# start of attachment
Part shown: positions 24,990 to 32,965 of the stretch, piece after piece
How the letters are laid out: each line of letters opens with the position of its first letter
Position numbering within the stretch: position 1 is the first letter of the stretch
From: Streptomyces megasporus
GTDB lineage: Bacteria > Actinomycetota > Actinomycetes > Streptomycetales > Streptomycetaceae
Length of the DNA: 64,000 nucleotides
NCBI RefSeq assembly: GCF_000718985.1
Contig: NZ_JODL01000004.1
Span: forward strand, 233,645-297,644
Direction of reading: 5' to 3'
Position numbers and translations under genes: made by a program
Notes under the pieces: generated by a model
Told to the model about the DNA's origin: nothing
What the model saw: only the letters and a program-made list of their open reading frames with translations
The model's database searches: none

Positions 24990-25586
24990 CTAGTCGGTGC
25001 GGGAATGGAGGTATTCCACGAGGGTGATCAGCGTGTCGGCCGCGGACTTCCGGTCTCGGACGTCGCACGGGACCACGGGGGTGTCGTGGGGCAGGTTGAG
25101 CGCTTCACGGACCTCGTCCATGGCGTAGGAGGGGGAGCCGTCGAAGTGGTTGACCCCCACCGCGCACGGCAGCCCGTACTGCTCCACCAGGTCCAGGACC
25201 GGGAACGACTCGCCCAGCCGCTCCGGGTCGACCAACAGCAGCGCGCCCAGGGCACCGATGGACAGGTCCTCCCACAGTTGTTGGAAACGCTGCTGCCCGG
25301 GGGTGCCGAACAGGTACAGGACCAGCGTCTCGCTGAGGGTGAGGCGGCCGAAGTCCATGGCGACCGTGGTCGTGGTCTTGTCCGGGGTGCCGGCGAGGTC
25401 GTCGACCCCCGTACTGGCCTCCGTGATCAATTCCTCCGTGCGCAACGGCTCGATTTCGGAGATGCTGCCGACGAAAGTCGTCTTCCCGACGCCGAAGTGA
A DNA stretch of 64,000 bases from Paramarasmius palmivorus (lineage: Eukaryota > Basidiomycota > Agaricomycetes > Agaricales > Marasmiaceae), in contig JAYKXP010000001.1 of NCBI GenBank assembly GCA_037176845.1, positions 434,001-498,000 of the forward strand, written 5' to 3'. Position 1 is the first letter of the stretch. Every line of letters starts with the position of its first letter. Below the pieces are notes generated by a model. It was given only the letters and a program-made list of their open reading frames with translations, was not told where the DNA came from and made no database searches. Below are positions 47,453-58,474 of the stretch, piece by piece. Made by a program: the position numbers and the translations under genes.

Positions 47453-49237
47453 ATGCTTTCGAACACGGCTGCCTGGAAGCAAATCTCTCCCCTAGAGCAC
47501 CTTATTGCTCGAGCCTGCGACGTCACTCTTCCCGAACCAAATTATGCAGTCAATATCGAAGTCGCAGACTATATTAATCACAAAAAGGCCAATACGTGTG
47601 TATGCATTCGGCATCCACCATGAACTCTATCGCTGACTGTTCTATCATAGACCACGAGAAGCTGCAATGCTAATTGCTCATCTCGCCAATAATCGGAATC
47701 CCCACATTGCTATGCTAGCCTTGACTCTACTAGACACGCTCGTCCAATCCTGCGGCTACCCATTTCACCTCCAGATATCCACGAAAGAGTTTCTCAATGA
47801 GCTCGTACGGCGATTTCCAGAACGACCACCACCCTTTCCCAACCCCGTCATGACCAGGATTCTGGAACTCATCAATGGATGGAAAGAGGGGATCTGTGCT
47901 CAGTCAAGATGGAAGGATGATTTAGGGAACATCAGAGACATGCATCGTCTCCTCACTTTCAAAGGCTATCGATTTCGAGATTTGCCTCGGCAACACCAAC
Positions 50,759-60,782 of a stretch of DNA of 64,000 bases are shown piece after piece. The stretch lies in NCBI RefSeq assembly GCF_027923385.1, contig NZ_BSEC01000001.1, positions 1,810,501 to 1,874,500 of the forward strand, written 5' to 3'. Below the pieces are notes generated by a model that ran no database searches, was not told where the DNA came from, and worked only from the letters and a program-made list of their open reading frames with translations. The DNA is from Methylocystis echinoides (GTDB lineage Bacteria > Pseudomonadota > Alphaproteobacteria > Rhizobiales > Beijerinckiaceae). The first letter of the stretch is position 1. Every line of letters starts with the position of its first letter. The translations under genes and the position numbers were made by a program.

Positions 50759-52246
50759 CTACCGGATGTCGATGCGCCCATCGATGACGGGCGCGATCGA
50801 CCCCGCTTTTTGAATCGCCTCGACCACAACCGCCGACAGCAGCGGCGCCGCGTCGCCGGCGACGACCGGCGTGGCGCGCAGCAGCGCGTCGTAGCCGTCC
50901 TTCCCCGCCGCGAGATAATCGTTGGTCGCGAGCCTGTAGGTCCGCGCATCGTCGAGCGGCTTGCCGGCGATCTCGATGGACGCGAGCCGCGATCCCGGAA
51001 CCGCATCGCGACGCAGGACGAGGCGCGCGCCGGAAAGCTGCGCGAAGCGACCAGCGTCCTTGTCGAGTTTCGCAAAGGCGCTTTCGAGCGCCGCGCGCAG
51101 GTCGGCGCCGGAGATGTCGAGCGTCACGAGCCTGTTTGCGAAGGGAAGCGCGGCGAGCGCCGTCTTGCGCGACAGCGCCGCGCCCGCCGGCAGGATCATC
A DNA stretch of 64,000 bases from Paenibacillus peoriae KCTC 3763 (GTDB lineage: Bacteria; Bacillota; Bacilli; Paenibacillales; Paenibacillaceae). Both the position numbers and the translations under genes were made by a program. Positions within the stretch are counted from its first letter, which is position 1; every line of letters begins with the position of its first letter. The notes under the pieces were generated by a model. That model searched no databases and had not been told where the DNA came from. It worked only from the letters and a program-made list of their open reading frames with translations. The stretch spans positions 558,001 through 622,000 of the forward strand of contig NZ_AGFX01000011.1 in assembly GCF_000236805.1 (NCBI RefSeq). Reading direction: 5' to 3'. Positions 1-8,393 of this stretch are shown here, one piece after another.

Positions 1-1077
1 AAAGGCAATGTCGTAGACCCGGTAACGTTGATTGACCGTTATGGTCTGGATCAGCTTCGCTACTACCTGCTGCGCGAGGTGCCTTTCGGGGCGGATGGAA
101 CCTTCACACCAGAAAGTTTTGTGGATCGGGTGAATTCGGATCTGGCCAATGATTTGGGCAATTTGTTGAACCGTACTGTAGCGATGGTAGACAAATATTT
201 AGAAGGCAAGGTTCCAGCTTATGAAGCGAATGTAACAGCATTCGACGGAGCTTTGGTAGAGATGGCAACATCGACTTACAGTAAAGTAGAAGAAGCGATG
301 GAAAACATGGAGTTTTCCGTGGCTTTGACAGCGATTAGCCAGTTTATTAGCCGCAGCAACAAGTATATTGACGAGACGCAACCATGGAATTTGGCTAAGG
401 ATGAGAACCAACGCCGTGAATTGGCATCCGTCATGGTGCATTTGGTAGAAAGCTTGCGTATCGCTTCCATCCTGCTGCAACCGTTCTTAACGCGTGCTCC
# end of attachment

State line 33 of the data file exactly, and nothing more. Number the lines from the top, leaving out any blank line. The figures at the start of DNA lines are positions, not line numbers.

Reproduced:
50759 CTACCGGATGTCGATGCGCCCATCGATGACGGGCGCGATCGA